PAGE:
Study your flashcards anywhere!

Download the official Cram app for free >

  • Shuffle
    Toggle On
    Toggle Off
  • Alphabetize
    Toggle On
    Toggle Off
  • Front First
    Toggle On
    Toggle Off
  • Both Sides
    Toggle On
    Toggle Off
  • Read
    Toggle On
    Toggle Off

How to study your flashcards.

Right/Left arrow keys: Navigate between flashcards.right arrow keyleft arrow key

Up/Down arrow keys: Flip the card between the front and back.down keyup key

H key: Show hint (3rd side).h key

A key: Read text to speech.a key


Play button


Play button




Click to flip

77 Cards in this Set

  • Front
  • Back
Onsets and Rimes
onsets are the constants that come in the beginning of the word (bl in blend) rimes are constants that come at the end of a word (end in blend)
A structural element added to the beginning or ending of a vowel in order to alter the meaning, pronunciation or function (ex. prefix or suffix)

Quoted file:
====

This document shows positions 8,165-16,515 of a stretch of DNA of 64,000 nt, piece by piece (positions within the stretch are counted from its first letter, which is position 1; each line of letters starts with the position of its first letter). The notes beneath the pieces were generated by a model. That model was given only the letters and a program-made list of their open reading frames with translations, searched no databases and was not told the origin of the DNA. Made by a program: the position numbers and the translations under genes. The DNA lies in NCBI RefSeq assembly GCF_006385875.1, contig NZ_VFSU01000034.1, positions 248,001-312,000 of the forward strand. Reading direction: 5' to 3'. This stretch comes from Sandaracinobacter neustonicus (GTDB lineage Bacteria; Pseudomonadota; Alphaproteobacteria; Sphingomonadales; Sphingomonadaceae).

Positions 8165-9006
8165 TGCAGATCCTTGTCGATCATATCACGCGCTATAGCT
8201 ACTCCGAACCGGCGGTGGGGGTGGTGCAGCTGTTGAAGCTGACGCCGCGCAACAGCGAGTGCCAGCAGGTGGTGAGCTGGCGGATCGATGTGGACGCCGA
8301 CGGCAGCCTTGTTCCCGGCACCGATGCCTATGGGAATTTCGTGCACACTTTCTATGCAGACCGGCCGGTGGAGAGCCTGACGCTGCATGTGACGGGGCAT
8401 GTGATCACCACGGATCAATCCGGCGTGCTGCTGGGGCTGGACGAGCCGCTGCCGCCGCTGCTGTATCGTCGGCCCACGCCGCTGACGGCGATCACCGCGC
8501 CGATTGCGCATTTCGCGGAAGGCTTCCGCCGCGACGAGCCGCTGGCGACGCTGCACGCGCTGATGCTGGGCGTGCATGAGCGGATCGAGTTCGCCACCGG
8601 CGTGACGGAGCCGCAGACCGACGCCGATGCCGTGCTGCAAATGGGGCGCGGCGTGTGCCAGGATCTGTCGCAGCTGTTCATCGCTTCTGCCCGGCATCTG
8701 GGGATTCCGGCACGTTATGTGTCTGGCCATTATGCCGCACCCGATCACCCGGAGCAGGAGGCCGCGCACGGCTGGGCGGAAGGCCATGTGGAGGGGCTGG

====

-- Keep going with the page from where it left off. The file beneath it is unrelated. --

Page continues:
Alphabetic principle
The idea that letters represent individual sounds; therefore, words may be read by saying the sounds represented by the letters and the words may be spelled by writing the letters that represent the sounds
English as a Second Language (ESL)
An instrutional program that teachies English to students whose native language is not English
Bilingual Education
Instruction that involves presenting reading and other subject area matierials in the child's native language while gradually introducing english orally
Alphabetic Recogntion
The ablilty to name the lettes of the alphabet
Emergent literacy
Childrens reading and writing development before formal insruction in classroom settings
Balanced Approach to Reading
The use of different strategies and approaches to teach reading
Choral Reading
Oral reading, often of poetry involving more than one reader
Two adjacent vowels in which each vowel is heard in the pronunciation
Non standard dialect
grammatical variations in language most often associated with a cultural group
Basal Reader
A collection of stories that match the instructional level of children
Vowel diagraph
two adjacent vowels that represent one speech sound
Consonant Blend or Cluster
Two or three letters in the same syllable that are blended or heard when pronounced (ex. tr in tree)
Consonant Diagraph